With the rush of having overcome the arcade game fading, his troubles setting back in, Alex looks to the stars, hoping, wishing for something more.
When all of a sudden……something more is exactly what he gets, and Alex is sent on a journey that will forever change him. Alex is suddenly greeted by a sly, fast-talking man named Centauri, who is the inventor of Starfighter. He created the game as a test of skill, and Alex passed with flying colors. You see, the Xur Armada has been attacking “the Frontier” and is near success, so in a last ditch effort, Centauri created these “games” and sent them around the galaxy to find skilled Starfighters to help in the fight, and Alex is their last hope.
Thus begins his journey.
So, how does this film really stand apart from any other space hero film? Well, for one it adds a second character, the “Beta Unit”, an android duplicate of Alex sent to Earth to be his stand-in while he’s gone. At the time of filming, Beta’s scenes were short and barely noticeable, but at test screenings, this “fish out of water” sub-plot and their comedic tones were so well recieved that Lance Guest was brought back in to do reshoots.
Unfortunately, Guest had just cut all his hair off and had to wear an obvious wig for these scenes. Fortunately, that only added to the feeling of Beta as a stand-alone character. The film also had a strong “coming of age” feel to it that, at this point in the 80s, had become a huge film fad. Not to mention the plot of small-town-boy-does-good, with Alex coming out of a dead-end at his trailer park kept an otherwise lofty tale very much grounded. He wasn’t some galactic space hero from another planet. He was just another down on his luck guy. So those who didn’t enjoy the film for it’s science fiction elements (like parents and significant others dragged along to viewings), found an element of heart in the film to be highly endearing which strongly contributed to the films popularity with the public, if not the critics, save one. Legendary film critic Gene Siskel included The Last Starfighter in a list of guilty pleasure films citing it as the best of the Star Wars rip-off films….of which at it’s time of release was a dwindiling genre.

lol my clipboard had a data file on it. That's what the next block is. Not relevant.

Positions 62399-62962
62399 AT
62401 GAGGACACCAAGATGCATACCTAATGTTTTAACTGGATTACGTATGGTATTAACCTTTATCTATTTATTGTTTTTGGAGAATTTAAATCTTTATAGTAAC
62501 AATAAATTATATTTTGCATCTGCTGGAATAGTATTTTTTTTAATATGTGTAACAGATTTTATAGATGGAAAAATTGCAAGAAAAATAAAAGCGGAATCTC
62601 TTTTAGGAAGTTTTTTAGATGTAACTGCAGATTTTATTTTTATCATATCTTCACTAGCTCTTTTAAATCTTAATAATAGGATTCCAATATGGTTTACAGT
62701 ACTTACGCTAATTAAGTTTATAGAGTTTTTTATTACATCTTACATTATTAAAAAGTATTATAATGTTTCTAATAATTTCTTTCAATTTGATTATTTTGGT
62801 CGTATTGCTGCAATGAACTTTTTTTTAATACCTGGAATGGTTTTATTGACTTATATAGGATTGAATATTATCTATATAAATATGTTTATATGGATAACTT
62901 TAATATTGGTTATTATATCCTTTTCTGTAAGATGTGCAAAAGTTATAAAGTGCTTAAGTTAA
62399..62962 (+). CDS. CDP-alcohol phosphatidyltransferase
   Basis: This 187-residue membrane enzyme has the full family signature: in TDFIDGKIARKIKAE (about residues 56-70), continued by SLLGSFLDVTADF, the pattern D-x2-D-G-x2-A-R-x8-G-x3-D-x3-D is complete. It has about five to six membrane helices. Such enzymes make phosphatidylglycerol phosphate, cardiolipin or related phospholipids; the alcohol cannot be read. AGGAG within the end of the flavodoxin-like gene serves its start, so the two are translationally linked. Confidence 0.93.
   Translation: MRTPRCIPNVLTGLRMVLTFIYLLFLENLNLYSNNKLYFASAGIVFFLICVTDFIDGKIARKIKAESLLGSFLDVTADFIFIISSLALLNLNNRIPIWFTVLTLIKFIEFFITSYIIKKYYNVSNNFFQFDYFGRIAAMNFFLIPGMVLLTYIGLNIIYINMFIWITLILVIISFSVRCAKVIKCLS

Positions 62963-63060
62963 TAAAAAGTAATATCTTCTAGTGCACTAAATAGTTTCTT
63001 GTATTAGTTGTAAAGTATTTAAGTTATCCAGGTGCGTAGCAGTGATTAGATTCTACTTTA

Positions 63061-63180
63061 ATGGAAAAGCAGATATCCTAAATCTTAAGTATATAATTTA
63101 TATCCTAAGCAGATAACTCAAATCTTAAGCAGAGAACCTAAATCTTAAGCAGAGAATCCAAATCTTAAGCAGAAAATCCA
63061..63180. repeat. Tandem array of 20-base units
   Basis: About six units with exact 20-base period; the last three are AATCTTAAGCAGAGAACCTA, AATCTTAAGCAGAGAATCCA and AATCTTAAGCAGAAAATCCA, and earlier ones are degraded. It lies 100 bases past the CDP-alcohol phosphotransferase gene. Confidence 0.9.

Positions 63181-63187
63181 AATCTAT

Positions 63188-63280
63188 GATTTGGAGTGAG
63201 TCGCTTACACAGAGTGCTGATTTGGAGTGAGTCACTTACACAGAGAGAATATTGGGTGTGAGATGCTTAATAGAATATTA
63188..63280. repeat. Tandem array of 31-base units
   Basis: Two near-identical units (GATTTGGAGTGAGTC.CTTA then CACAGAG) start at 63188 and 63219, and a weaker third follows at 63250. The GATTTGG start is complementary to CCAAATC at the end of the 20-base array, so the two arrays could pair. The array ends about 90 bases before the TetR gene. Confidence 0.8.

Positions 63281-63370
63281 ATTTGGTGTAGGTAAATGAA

An irony of The Last Starfighter was that the film prominantly utilized the popularity of arcade games, HUGE at the time, yet never had a successful video game of its own released. There was a planned release of the official arcade game, one just like in the film, however, due to the computing power necessary to reproduce the graphics from the film, the processors available at the time would have been too expensive for the market. There was an NES game released, but it was a conversion of an existing property and never really took off. An Atari computer version was made, but never released under the Last Starfighter moniker, instead it was released as Star Raiders II (which I played! Knowing then what I know now, I might have liked it more), and another version eventually released as Solaris.
There is a film-faithful freeware recreation available from Rogue Synapse, who have also built an arcade cabinet for it.
Bottom line; If you haven’t seen The Last Starfighter, I highly recommend having a movie night with some friends and sitting down for it. If you can excuse the dated FX, it’s an enjoyable space romp with fun characters and a heartwarming storyline. If you want to wait however, there has been two remakes in the works, no solid word yet on whether it will return as a TV series or film, but one way or another, we haven’t see the last of the Last Starfighter.